ics  conversions,  you  lose  information,  which means image quality, when you convert to
       JFIF.  If you convert from PPM to JFIF and back repeatedly, image quality loss will  accu-
       mulate.	 After	ten  or so cycles the image may be noticeably worse than it was after one

       Because of this, you should do all the manipulation you have to do on the  image  in  some
       other  format  and  convert  to	JFIF as the last step.	And if you can keep a copy in the
       original format, so much the better.  PNG is a good choice for a format that is	lossless,
       yet  fairly  compact.   GIF  is	another way to go, but chances are you can't create a GIF
       image without owing a lot of money to Unisys and IBM, holders of patents on the	LZW  com-
       pression used in the GIF format.

       The  --optimize	option	to pnmtojpeg is worth using when you are making a "final" version
       for posting or archiving.  It's also a win when you are using low quality settings to make
       very small JFIF files; the percentage improvement is often a lot more than it is on larger
       files.  (At present, --optimize mode is automatically in effect when you generate  a  pro-
       gressive JPEG file).

       Another program, cjpeg, is similar.  cjpeg is maintained by the Independent JPEG Group and
       packaged with the JPEG library which pnmtojpeg uses for all its	JPEG  work.   Because  of
       that,  you  may	expect it to exploit more current JPEG features.  Also, since you have to
       have the library to run pnmtojpeg, but not vice versa, cjpeg may be more  commonly  avail-

       On  the	other  hand, cjpeg does not use the NetPBM libraries to process its input, as all
       the NetPBM tools such as pnmtojpeg do.  This means it is less likely to be consistent with
       all  the  other	programs  that deal with the NetPBM formats.  Also, the command syntax of
       pnmtojpeg is consistent with that of the other Netpbm tools, unlike cjpeg.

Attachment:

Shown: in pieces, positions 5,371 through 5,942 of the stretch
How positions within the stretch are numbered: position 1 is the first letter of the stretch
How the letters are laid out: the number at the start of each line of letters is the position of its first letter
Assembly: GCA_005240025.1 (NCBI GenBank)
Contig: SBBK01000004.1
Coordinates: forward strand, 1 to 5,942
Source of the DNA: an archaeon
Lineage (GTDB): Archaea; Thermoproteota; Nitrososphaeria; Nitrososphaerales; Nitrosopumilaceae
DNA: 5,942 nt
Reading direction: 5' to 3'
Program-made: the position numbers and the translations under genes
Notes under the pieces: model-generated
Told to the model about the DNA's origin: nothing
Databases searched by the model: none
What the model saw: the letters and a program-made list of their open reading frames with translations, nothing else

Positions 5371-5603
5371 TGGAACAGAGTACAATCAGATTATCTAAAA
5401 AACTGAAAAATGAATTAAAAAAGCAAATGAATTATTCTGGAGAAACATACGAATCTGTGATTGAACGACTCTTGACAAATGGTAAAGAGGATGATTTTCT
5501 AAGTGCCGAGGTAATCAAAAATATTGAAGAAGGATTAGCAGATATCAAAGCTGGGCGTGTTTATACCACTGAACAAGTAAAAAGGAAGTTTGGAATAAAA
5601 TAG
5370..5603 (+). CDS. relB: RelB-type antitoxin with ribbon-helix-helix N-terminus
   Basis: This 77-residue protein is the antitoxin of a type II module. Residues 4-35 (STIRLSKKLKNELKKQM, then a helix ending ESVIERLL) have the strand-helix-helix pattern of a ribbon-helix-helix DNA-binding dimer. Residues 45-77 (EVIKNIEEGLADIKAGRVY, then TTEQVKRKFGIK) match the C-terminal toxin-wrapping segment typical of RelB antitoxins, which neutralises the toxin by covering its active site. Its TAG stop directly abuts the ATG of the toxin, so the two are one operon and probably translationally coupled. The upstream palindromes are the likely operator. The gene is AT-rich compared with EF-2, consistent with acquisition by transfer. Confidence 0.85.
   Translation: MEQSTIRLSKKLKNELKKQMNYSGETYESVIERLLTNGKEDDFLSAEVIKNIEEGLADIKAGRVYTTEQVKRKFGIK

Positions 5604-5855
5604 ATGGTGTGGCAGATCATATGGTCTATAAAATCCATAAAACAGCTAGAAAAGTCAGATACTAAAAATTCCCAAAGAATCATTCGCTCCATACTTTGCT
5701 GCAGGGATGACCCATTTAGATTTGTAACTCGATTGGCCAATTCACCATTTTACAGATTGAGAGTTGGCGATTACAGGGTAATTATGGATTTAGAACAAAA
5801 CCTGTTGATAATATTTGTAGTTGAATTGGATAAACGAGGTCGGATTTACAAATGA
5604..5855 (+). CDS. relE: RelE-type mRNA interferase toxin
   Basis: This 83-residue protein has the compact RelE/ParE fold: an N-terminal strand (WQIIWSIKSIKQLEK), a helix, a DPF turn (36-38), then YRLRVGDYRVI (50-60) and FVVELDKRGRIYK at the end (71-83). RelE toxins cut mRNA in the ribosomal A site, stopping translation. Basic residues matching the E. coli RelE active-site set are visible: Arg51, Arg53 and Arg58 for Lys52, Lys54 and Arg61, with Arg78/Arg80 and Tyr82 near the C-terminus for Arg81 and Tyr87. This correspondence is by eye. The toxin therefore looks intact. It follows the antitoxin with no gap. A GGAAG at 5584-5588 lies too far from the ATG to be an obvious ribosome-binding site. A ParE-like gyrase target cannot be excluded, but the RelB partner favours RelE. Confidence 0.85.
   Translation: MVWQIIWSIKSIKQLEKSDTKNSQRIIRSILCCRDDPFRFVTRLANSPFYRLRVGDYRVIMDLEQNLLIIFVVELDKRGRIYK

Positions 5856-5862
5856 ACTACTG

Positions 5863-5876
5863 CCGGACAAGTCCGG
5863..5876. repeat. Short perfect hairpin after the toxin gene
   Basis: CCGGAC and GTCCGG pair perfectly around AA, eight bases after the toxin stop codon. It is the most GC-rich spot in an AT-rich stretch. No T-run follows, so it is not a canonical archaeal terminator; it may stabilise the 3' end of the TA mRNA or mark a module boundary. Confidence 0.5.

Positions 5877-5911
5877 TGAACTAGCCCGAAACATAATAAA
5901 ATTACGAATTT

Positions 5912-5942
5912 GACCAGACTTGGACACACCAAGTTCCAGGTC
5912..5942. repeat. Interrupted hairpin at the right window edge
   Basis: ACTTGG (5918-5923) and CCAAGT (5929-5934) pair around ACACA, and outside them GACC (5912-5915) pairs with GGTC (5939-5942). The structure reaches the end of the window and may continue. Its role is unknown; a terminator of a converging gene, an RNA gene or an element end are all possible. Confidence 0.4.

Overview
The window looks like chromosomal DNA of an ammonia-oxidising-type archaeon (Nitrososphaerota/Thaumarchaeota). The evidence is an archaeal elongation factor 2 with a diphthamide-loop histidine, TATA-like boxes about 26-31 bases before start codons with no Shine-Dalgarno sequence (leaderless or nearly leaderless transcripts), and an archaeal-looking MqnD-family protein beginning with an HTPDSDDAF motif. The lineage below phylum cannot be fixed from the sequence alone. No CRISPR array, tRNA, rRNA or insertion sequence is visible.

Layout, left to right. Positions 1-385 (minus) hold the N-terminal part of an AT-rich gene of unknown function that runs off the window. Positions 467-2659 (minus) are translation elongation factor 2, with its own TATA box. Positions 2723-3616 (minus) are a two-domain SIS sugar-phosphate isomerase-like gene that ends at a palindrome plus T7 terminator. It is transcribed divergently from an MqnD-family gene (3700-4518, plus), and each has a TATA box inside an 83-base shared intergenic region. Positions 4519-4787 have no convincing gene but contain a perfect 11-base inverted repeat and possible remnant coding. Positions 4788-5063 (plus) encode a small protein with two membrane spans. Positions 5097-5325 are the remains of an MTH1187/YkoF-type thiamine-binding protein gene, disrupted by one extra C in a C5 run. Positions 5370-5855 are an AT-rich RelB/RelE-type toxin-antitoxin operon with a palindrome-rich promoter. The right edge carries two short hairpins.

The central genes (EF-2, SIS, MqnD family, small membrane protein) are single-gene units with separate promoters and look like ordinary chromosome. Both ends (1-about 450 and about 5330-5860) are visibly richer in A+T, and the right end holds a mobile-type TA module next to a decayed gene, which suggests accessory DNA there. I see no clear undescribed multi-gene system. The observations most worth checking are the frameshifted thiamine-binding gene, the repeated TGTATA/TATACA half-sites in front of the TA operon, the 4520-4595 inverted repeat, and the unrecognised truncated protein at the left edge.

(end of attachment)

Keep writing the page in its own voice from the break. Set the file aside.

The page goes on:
Use the -scan option to specify a scan script.  Or use the -progressive option to  specify
       a particular built-in scan script.

       Just  what  a  scan script is, and the basic format of the scan script file, is covered in
       the wizard.doc file that comes with the	Independent  JPEG  Group's  JPEG  library.   Scan
       scripts are same for pnmtojpeg as the are for cjpeg.

       This  section  contains additional information that isn't, but probably should be, in that

       First, there are many restrictions on what is a valid scan script.  The JPEG library,  and
       thus  pnmtojpeg, checks thoroughly for any lack of compliance with these restrictions, but
       does little to tell you how the script fails to comply.	The messages are very general and
       sometimes untrue.

       To  start with, the entries for the DC coefficient must come before any entries for the AC
       coefficients.  The DC coefficient is Coefficient 0; all	the  other  coefficients  are  AC
       coefficients.  So in an entry for the DC coefficient, the two numbers after the colon must
       be 0 and 0.  In an entry for AC coefficients, the first number after the colon must not be

       In  a DC entry, the color components must be in increasing order.  E.g. "0,2,1" before the
       colon is wrong.	So is "0,0,0".

       In an entry for an AC coeffient, you must specify only one color  component.   I.e.  there
       can be only one number before the colon.

       In the first entry for a particular coefficient for a particular color component, the "Ah"
       value must be zero, but the Al value can be any valid bit number.  In subsequent  entries,
       Ah  must be the Al value from the previous entry (for that coefficient for that color com-
       ponent), and the Al value must be one less than the Ah value.

       The script must ultimately specify at least some of the DC coefficent for every color com-
       ponent.	 Otherwise,  you  get  the error message "Script does not transmit all the data."
       You need not specify all of the bits of the DC coefficient, or any of the AC coefficients.

       There is a standard option in building the JPEG library to omit	scan  script  capability.
       If for some reason your library was built with this option, you get the message "Requested
       feature was omitted at compile time."

	      If this environment variable is set, its value is the default  memory  limit.   The
	      value  is specified as described for the --maxmemory option.  An explicit --maxmem-
	      ory option overrides any JPEGMEM.

       cjpeg(1), djpeg(1), jpegtran(1), rdjpgcom(1), wrjpgcom(1)
       ppm(5), pgm(5), jpegtopnm(1)
       Wallace, Gregory K.  "The JPEG Still Picture Compression Standard", Communications of  the
       ACM, April 1991 (vol. 34, no. 4), pp. 30-44.

       Arithmetic coding is not supported for legal reasons.

       The program could be much faster.

       pnmtojpeg and this man page were derived in large part from cjpeg, by the Independent JPEG
       Group.  The program is otherwise by Bryan Henderson on March 07, 2000.

					  07 March 2000 			     PNMTOJPEG(1)